State labor officials are investigating whether the builder of the west Pasco branch of the Mid-Columbia Libraries properly paid workers on the project.
The Tri-Cities' newest library opened a year ago and was built by and is leased from retired banker Dennis Gisi.
Library officials and Gisi said workers didn't have to be paid Franklin County's prevailing wages -- often higher than minimum wage and required for many public projects -- because the project was built and is owned by a private developer.
But a regional construction workers union and state officials claim financing details and other issues appear to show otherwise.
That means about 50 people who worked on the project might have fallen under the state's prevailing wage requirement, which Gisi said could require him to pay the workers another $25,000 total in additional wages.
State law says workers on public works projects must be paid the determined prevailing wage for their area.
Prevailing wages are determined by the state Department of Labor & Industries through surveys and reviews of collective bargaining agreements of area workers. The determination also considers the cost of benefits and overtime, as well as hourly pay.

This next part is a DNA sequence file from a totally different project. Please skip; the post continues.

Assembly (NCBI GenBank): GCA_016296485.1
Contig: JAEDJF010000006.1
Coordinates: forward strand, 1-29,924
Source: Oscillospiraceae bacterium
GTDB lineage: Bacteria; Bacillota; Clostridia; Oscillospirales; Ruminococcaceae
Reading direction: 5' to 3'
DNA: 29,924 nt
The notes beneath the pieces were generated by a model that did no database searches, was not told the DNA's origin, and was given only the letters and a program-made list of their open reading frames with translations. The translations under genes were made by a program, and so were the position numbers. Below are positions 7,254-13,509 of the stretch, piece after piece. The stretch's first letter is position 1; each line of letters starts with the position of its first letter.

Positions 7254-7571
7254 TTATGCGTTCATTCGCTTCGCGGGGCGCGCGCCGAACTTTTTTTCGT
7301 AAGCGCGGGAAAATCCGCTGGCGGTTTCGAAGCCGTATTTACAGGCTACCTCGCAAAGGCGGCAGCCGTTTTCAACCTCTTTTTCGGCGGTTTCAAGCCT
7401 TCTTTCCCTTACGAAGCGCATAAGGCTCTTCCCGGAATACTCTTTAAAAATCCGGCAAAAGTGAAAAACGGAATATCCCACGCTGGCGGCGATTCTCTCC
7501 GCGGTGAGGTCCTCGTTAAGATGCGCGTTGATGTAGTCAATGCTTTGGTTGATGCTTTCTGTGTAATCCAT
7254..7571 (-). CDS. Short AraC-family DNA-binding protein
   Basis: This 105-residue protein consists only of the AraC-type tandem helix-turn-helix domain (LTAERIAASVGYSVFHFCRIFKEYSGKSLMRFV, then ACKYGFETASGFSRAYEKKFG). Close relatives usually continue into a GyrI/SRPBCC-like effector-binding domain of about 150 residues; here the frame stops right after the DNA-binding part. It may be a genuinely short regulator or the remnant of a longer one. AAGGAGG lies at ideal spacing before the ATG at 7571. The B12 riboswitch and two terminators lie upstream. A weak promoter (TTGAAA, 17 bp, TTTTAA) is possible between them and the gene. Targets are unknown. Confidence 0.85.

Gisi maintains that he wasn't required to pay prevailing wages on the project.
"This is not a public works project. This is privately owned by my wife and I and built for investment purposes," he told the Herald, adding that no taxpayer dollars were used in the construction.
Neither the state nor labor union officials have explained to Gisi why they think the project required prevailing wages, he said. A union work crew even worked on the project after being awarded a bid for a portion of the construction.
Mid-Columbia Libraries Executive Director Kyle Cox said the district always aims to follow state law and is cooperating with the state's investigation.
Cox said the lease for the building specifies that any noncompliance with state rules and laws falls on the building's owner, not the tenant.
The library district has a 10-year lease worth about $1.1 million for the 6,000-square-foot building on the corner of Wrigley Drive and Road 76.
Cox said the district's attorneys have said the prevailing wage laws do not apply to the project because the building is only leased by the library district and is just a small part of a larger planned development.
But B.C. Smith, president of the Central Washington Building & Construction Trades Council, said the new branch was a "turnkey project," meaning though it was built by a private developer, it is being solely used by a public agency.
"This is just another one of those public-private partnerships where they tried to skirt the law," he said.
A wage complaint was filed with the state, and officials said they found reason to investigate further.
While the library building is part of a larger planned development, the $960,000 construction contract only concerned the library building and not any other building phases, said a letter from the state to the library district, Gisi and general contractor on the project.
"The library is the solitary project present on the site," the letter said.
It's unclear how long the state investigation may take, state officials told the Herald.
-- Ty Beaver: 509-582-1402; firstname.lastname@example.org; Twitter: @_tybeaver; Google+: +TyBeaverTCHerald